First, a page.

Dave Fayram sits in with Cote this week on his podcast talking about Rails backends. This was all interesting, but what really caught my ear was the last 11 minutes or so of the podcast, where Cote and Dave start talking about using OS X in businesses, and Dave describes his all Mac office and brings up the use of Bon Jour as “their own personal twitter server” and the use of dashboard widgets to perform work in context, much of what I was thinking about when I wrote Metrics As a Side Effect last week. Its cool to see that other people are thinking about this stuff, and a shame that businesses are so stuck in the “business use” of Windows that we cannot take advantage of some of the ultimately cool things available on the Mac to increase personal productivity, such as the dashboard, Growl, and Rendezvous.

It was interesting to hear Dave talk about how “beautiful” their infrastructure is, because they have been able to focus on things aside from security, VPN, notification frameworks and the like because a lot of the things that infrastructure folks spend most of their time on are taken care of already on a Mac network.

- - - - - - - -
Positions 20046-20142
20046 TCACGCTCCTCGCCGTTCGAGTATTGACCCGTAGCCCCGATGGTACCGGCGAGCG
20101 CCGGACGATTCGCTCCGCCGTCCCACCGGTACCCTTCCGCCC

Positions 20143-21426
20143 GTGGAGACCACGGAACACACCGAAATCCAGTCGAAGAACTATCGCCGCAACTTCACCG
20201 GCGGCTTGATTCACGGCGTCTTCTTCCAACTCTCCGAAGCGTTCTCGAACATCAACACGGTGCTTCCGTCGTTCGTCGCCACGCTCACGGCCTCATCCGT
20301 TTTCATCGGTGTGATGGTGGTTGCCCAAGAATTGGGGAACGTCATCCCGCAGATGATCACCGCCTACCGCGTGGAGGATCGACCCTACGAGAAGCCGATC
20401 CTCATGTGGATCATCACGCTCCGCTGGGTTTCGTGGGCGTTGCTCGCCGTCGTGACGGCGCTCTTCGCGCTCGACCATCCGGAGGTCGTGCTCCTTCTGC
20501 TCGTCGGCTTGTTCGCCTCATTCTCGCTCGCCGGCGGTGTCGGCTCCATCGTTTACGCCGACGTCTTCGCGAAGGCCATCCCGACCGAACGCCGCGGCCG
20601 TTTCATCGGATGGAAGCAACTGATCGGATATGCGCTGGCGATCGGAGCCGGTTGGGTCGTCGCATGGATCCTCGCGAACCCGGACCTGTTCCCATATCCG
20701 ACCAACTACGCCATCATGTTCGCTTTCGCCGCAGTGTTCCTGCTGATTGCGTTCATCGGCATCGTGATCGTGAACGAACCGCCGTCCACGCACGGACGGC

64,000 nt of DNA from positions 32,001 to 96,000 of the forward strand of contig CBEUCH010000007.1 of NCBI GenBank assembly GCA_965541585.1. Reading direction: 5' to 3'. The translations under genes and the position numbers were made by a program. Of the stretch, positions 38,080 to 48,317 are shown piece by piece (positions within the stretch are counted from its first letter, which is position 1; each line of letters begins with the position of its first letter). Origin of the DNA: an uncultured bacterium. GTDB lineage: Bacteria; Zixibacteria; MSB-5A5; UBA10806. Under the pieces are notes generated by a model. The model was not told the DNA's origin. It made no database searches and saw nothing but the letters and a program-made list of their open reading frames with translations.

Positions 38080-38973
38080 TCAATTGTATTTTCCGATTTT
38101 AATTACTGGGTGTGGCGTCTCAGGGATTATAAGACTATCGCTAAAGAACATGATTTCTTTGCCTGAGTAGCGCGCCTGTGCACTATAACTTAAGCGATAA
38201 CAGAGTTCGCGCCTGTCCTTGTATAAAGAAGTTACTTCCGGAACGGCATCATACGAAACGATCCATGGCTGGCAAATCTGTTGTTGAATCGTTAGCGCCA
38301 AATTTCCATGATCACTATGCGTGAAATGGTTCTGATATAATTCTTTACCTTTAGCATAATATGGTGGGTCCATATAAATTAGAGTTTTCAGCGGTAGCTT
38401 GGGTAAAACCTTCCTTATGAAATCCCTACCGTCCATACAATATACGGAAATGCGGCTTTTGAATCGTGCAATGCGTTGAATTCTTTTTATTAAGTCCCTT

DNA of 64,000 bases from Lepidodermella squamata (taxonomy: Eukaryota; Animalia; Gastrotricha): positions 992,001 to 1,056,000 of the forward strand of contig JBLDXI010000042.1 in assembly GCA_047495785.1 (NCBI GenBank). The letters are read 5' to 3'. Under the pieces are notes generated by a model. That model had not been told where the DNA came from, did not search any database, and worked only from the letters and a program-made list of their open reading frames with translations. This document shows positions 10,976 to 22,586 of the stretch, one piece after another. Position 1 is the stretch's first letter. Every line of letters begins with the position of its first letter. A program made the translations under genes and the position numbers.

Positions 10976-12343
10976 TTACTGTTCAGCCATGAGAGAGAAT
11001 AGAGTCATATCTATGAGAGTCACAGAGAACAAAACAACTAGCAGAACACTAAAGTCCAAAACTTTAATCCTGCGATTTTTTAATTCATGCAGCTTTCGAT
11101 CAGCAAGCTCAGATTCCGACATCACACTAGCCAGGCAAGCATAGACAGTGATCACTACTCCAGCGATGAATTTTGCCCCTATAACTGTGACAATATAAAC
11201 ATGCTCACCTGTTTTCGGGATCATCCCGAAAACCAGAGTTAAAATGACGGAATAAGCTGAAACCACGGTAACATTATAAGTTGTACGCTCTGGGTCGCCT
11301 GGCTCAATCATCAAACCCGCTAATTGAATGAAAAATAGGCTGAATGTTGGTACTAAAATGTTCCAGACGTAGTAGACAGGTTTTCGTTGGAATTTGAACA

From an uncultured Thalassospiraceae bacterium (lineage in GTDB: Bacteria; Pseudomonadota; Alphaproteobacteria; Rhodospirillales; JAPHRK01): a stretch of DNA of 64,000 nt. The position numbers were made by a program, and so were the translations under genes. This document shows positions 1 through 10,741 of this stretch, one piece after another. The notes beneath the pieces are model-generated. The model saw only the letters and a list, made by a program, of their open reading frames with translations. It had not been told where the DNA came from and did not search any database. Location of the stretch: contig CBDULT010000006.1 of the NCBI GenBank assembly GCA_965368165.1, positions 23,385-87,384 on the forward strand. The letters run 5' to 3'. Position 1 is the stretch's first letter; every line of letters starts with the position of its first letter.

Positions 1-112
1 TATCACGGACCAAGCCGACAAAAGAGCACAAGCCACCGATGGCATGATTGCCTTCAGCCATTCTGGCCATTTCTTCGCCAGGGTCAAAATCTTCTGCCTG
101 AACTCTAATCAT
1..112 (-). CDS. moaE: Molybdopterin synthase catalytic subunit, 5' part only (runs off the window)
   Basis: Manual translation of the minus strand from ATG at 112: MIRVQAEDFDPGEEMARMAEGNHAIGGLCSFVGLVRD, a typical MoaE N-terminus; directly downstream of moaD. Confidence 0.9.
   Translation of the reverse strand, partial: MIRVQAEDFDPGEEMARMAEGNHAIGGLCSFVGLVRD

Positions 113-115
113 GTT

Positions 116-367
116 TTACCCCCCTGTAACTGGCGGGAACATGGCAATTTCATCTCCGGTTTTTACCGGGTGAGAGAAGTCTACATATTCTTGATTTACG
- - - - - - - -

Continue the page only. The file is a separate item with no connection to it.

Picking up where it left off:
I have to say, I am at least 5x more productive at home on my Mac than I am waiting 15 minutes for my Windows machine to boot and log into the network in the office. I tend to do my most important work off hours now, just to be able to work on a more intuitive and easier to use machine. I feel like I can concentrate more on the problem I am working on than how to do it, which again, tied into the whole Rails conversation for me.

Very interesting discussion. Excellent content. I highly recommend this one.

First Trip To The Genius Bar

Since buying my Macbook in June, I’ve become extremely addicted. I’ve made an investment in repurchasing software where necessary and buying software that I’ve talked about on the blog and have converted over to it being my primary machine. I’ve been extremely impressed with the machine thus far and actually, at this point, find it torture to move back to Windows for any period of time.